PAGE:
Imre Makovecz was born in Budapest on 20 November 1935.
He spent childhood summers at his paternal grandparents’ house in Nagykapornak, learning to love the landscape and gathering memories and experiences that would remain with him his whole life (Lovely Geography).
He studied at the Németvölgyi út Primary School, then the Petőfi Grammar School, and later graduated from the Budapest University of Technology.
An active sportsman at grammar school, Makovecz played first division handball and won the Hungarian national league title. He gave up top level sports after starting university, but continued for fun in the lower leagues for several years.
The 1956 revolution in Hungary was a decisive event in Makovecz’s life. With other students, he was an active participant in the revolution: he was punished with suspension from his studies and as a consequence only graduated in 1959. He took his first professional job later that same year, at the BUVÁTI architectural office.
In 1962 he joined the SZÖVTERV state design office, where he was mostly tasked with the design of restaurant buildings and traditional Hungarian restaurants known as “csárdas”. The “Cápa vendéglő” in Velence and the “Sió-csárda” in Szekszárd are from that period.
In 1964, he travelled to Switzerland to visit the Goetheanum and to study first hand the work and approach of Rudolf Steiner.
In 1969, he was awarded the Ybl Prize, a prestigious Hungarian award for architectural design excellence.
In 1970 he performed his highly influential ‘movement experiments’ that subsequently had a profound influence on his own work. It was at this time that Makovecz first visited iconic Hungarian architect Károly Kós.
In 1971 he joined VÁTI, another state design office. There he designed the Sárospatak House of Culture and Education in 1972, a building that received international recognition. It was his uncompromising struggle for quality in that building that set him on a collision course with his superiors. The conflict ended with Makovecz’s departure to the Pilis Mountains Forestry Department in 1977. The Forestry also took part in the construction of the Sárospatak building, thus he had the opportunity to supervise also in the post-Váti years.
From 1974, Makovecz developed a lasting fascination with the study of folk art patterns, searching for similarities in the symbolic systems of different cultures (yang-yin, triskell, etc.)
1981 saw his first ever exhibition abroad: in Finland (he would later be invited to exhibit his works in countless countries). Also in that year, he first organized the Visegrád Camp for young architecture students.
In 1983 the MAKONA architect design office was formed.
At the Cairo conference of the International Society of Architectural Critics, the Sárospatak House of Culture and Education was voted one of the ten most significant buildings of the previous decade.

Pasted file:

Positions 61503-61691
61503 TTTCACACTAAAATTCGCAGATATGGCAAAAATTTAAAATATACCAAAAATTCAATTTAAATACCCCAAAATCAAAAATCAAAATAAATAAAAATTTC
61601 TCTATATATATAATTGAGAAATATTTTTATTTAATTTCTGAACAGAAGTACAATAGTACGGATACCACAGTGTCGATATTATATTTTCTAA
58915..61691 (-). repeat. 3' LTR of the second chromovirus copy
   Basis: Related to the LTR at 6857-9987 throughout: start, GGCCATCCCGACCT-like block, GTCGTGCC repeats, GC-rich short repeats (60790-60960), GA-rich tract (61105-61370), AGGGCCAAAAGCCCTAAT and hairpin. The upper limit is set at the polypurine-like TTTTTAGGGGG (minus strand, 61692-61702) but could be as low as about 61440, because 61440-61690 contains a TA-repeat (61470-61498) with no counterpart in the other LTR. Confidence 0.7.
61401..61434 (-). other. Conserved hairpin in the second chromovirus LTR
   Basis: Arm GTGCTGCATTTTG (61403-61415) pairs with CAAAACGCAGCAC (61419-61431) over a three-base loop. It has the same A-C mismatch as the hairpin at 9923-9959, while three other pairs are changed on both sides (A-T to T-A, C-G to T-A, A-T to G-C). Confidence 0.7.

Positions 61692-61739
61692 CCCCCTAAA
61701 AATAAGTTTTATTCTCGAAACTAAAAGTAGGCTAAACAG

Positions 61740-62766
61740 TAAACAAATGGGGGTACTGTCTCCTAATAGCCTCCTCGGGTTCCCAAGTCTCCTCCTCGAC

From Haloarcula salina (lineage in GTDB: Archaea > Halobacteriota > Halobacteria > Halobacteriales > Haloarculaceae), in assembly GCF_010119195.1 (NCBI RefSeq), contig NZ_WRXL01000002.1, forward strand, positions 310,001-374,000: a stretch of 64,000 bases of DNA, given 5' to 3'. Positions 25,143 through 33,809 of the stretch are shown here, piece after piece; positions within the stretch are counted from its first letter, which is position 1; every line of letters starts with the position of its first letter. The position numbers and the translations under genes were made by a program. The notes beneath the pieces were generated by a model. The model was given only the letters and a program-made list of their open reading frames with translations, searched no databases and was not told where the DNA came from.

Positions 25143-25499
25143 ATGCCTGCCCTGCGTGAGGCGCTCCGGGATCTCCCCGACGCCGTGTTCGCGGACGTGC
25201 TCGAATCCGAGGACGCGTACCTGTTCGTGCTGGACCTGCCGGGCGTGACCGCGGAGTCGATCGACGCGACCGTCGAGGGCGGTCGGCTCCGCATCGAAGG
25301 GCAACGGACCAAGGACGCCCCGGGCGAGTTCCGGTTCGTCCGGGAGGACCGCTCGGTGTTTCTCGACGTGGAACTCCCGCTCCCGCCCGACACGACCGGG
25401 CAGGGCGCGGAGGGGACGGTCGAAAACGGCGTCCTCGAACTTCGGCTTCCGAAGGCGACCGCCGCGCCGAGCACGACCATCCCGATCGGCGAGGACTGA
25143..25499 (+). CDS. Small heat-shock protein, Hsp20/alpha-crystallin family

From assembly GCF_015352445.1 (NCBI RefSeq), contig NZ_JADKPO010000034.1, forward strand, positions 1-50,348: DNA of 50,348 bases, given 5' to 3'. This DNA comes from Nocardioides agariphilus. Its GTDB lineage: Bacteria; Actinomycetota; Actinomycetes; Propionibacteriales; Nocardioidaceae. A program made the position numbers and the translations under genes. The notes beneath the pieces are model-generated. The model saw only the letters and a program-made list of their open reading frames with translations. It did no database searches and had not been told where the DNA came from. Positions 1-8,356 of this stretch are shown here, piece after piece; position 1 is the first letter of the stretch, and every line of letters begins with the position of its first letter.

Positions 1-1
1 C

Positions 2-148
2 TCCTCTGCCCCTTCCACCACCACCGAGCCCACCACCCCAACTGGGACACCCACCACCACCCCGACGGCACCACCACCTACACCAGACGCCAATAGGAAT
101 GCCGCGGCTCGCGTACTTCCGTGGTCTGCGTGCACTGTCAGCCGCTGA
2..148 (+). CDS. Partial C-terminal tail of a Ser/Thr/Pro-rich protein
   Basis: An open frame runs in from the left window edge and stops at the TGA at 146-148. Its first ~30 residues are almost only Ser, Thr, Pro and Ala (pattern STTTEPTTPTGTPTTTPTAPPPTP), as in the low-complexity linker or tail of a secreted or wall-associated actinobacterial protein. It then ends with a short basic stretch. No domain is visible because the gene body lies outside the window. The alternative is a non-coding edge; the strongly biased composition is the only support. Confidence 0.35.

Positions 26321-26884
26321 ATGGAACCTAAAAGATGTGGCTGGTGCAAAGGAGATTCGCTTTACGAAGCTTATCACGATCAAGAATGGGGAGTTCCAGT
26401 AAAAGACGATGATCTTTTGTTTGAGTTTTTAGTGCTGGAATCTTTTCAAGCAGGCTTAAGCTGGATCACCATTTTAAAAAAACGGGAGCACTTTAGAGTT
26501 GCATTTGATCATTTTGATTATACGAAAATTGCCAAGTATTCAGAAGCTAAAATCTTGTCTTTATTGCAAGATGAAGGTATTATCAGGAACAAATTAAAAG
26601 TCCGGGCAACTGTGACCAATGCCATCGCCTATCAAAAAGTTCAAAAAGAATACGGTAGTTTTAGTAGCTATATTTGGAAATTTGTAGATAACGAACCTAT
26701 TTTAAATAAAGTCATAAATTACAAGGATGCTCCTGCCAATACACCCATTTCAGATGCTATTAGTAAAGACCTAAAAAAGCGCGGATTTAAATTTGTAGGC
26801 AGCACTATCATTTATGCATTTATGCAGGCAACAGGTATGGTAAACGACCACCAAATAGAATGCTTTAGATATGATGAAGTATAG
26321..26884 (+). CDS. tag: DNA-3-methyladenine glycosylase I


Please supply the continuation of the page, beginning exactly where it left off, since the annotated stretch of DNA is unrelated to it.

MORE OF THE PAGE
In 1989, Imre Makovecz was decorated as an honorary member of the American Institute of Architects. In cooperation with István Kálmán and Miklós Kampis, Makovecz founded the Károly Kós Association, which later launched the Traveling School.
In 1990, Imre Makovecz was awarded the most prestigious cultural award in Hungary, the Kossuth Prize. MAKONA split into several small, independent design offices that sustained close collaboration. The periodical Országépítő [Country Builder] was launched in that year; during a trip to Budapest, Prince Charles of Wales visited Imre Makovecz at his home.
In 1992 the Hungarian pavilion of the Sevilla World Expo was a huge international success.
In 1993, the Hungarian Academy of Arts was founded. In the same year, it signed an educational cooperation agreement with the Prince of Wales Institute of Architecture and was invited to take part in the tender for renovating Windsor Castle after the 1992 fire.
In 1996, the Kecske utca office building was constructed. To this day, it accommodates MAKONA and several of its “associated” architect offices. It was also the seat of the Hungarian Academy of Arts until it became a public body.
In 1997, Imre Makovecz was awarded the Grande Medal d’Or of the French Academy of Architecture.
In 1998, he became an honorary member of the Royal Institute of British Architects.
In 2001, he was awarded the Corvin Chain. With his associates he prepared architectural designs free of charge for the restoration efforts following the floods in Bereg (northeast Hungary).
In 2005, he designed the “Church of Resurrection” to be built on the Buda side of Budapest (in the area known as upper Krisztinaváros).
In 2010, he helped Hungarian flood and ‘red sludge’ disaster victims with architectural designs for new homes.
In 2011, commemorating the 60th anniversary of Pope Benedict XVI’s sanctification as a priest, the Vatican organized an exhibition of works of whom the Pope considered the 60 most significant Christian artists. Imre Makovecz was one of the invited artists and he chose to exhibit the “Church of Resurrection” designs. The Holy Father blessed both the designs and their architect.
Imre Makovecz passed away on 27 September 2011.